How did back pain affect a group of ancient Egyptians? How did back pain affect a group of ancient Egyptians?

How did back pain affect a group of ancient Egyptians?

How did back pain affect a group of ancient Egyptians?

A new study shows that the repetitive tasks performed by ancient Egyptian scribes (high-status men who performed administrative tasks) may have led to degenerative changes in the skeleton.

A team of researchers in Prague, Czech Republic, examined the skeletal remains of 69 adult men, 30 of whom were scribes, buried in the Abusir cemetery in Egypt, during the period between 2700 and 2180 BC.

The researchers identified degenerative changes in joints that were more common among scribes, compared to men working in other professions.

These changes were localized in the right collarbone, the upper part of the right humerus (where it meets the shoulder), and throughout the spine, but especially at the top.

The research team said that the degenerative changes observed in the spine and shoulders of the writers could result from them sitting for long periods in a squatting position with their head bent forward and their spine curvature.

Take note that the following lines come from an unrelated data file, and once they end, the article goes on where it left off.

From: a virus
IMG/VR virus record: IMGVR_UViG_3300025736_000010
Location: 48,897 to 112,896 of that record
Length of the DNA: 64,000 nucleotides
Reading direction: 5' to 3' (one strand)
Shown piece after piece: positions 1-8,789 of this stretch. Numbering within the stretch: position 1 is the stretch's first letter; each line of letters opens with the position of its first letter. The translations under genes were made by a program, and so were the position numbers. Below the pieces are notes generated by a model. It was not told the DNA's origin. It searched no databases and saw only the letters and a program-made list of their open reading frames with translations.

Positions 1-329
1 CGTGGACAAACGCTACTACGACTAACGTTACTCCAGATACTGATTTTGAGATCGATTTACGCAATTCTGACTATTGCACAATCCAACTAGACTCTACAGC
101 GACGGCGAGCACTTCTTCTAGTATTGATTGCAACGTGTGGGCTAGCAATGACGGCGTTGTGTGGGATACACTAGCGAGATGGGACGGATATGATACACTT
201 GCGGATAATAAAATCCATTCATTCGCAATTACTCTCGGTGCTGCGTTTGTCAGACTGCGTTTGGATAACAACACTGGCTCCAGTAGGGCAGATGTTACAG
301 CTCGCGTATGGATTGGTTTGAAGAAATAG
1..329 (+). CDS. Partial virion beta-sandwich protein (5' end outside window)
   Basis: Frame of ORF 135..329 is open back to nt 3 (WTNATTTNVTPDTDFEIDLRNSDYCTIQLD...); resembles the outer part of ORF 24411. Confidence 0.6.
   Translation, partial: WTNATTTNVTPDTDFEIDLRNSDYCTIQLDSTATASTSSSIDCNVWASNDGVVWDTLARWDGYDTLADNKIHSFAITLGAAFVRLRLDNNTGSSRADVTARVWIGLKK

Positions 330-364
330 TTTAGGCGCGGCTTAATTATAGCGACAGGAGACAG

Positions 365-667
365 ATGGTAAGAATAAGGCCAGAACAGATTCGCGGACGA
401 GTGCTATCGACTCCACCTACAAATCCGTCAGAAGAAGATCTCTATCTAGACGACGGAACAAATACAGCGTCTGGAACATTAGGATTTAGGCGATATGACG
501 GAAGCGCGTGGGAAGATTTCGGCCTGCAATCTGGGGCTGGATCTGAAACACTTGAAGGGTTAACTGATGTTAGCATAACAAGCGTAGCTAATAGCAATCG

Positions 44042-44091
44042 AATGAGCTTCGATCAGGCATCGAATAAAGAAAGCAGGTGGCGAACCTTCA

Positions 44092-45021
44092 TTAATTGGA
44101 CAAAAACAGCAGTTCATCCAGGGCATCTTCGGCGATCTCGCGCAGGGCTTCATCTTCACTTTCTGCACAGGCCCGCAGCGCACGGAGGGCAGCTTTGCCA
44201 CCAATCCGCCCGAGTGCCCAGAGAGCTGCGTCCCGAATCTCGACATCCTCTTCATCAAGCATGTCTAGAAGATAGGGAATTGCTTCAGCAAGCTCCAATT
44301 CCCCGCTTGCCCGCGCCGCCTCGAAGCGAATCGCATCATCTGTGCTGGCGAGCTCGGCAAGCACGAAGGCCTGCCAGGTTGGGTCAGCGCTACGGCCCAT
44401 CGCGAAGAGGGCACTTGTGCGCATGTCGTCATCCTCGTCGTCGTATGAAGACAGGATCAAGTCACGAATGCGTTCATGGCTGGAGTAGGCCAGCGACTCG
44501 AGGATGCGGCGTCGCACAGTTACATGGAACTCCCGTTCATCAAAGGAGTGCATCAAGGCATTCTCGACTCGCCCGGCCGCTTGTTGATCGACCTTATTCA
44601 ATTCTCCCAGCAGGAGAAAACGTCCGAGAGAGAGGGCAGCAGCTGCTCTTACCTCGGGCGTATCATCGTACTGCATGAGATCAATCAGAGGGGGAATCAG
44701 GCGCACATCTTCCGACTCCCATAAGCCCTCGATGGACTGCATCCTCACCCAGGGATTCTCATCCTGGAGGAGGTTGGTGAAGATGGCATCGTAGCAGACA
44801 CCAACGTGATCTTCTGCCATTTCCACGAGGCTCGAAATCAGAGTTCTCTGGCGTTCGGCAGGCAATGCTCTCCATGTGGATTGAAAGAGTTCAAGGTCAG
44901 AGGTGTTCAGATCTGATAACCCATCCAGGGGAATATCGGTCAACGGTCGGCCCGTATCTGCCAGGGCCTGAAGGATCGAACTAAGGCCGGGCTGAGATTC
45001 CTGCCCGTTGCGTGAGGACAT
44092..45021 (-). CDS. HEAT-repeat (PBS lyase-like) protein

However, changes in the knees, hips and ankles could indicate that the scribes may have preferred to sit with the left leg in a squat position and the right leg bent.

The research team, led by experts at the Department of Anthropology at the National Museum in Prague, noted that statues and wall decorations in tombs depict the sitting positions of scribes, in addition to standing while working.

The findings provide deeper insight into the lives of scribes in ancient Egypt during the third millennium BC.

“Men who were proficient in writing enjoyed a privileged position in ancient Egyptian society,” the researchers wrote in the journal Scientific Reports. “Research focusing on these high-status officials (“scribes”) typically focuses on their titles, scribal statues, iconography, etc., but the individuals themselves and their skeletal remains have been neglected.”

The study reveals that sitting or kneeling for long periods, as well as repetitive tasks related to typing, caused increased pressure on the neck and shoulder areas.

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